How Much Does Vagus Nerve Block Therapy Cost?
Even though this is one of the least invasive surgery alternatives, it is not the cheapest. Estimates put the cost of vBloc at approximately $18,500. Your total cost to get electronic nerve stimulation for weight loss will depend on the hospital and surgeon you choose and other variables.
Because the treatment is relatively new, insurance may not cover your procedure. So, by comparison, this may be one of the more expensive weight loss surgery alternatives. Options like the gastric balloon and even the AspireAssist stomach pump are less costly. But EnteroMedics provides counseling to patients who are interested to help navigate their insurance policy for potential coverage.
How Effective Is vBloc?
Can vBloc really help you slim down? The jury is still out on whether or not vagus nerve stimulation is an effective treatment for weight loss. According to the American Society for Metabolic and Bariatric Surgery (ASMBS), the long-term weight loss effects of the procedure are not yet known.
According to ASMBS, published studies on the weight loss method have provided mixed results. One trial included nearly 300 subjects. All patients had the device implanted but only two-thirds had it activated. The device in the other third remained deactivated. After twelve months the amount of excess weight lost by the activated group and the deactivated group was about the same.
In another study, patients who had an activated device showed greater weight loss than those whose device was not activated. But the weight loss was not as impressive as researchers had hoped. The activated implant group (treatment group) lost 24.4 percent of their excess weight while the the deactivated group (sham group) lost 15.9 percent of their excess weight.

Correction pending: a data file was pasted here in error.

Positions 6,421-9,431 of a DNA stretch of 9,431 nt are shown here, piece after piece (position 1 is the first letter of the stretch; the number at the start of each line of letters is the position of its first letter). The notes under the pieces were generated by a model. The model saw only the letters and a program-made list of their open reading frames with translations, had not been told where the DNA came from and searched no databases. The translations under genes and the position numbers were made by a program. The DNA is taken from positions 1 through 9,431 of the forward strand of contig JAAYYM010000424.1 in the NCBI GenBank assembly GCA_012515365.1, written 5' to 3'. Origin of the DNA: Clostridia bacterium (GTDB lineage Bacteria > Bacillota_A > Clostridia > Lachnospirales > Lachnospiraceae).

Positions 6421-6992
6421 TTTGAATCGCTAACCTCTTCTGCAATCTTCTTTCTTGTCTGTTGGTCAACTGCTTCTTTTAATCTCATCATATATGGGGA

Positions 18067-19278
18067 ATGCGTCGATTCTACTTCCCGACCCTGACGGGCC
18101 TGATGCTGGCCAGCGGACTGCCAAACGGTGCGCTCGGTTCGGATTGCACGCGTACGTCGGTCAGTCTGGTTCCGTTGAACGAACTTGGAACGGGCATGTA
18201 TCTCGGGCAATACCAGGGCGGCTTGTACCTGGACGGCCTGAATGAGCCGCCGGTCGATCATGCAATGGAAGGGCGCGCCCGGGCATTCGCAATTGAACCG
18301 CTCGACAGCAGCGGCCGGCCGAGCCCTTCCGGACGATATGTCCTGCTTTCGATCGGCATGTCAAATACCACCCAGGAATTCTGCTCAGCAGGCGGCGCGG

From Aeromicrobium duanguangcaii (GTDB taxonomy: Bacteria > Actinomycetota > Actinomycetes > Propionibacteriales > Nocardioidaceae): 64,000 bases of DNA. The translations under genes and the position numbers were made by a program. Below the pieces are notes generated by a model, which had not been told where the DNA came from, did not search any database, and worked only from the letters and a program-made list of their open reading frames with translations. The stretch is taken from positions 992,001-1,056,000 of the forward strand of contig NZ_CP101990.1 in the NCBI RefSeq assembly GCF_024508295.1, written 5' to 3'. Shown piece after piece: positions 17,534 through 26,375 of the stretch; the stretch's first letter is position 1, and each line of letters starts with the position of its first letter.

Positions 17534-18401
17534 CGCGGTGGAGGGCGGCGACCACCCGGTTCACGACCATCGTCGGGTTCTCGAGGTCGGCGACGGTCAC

When researchers revisited this study group after 18 months, they did, however, see more promising results. Patients in the treatment group lost 23.5 percent of their excess weight or 8.8 percent of their total weight. Patients in the sham group lost 10.2 percent of their excess weight or 3.8 of their total weight.
vBloc Risks and Side Effects
When the Food and Drug Administration approved the Maestro Rechargeable System or vBloc device they identified potential downsides to using the method for weight loss. According to the FDA Device Approval information, certain patients do not make good candidates for the weight loss method. They include patients with
- Cirrhosis of the liver
- Increased pressure in hepatic veins
- Dilated veins in the esophagus
- Hiatal hernias that are clinically significant and cannot be corrected by surgery
According to additional information provided by the FDA, problems that arose during clinical trials of the Maestro Rechargeable System included nausea, vomiting, surgical complications, pain (including chest pain), heartburn, problems swallowing, and belching.
As a result of their evaluation of the vBloc system, the ASMBS concludes that “Reversible vagal nerve blockage has been shown to have a reasonable safety profile with a low incidence of severe adverse events and a low revisional rate in the short term. More studies are needed to determine long-term reoperation and explantation rates.” In short, the organization sees promise with the device but is holding out to see what happens with patients over the long-term.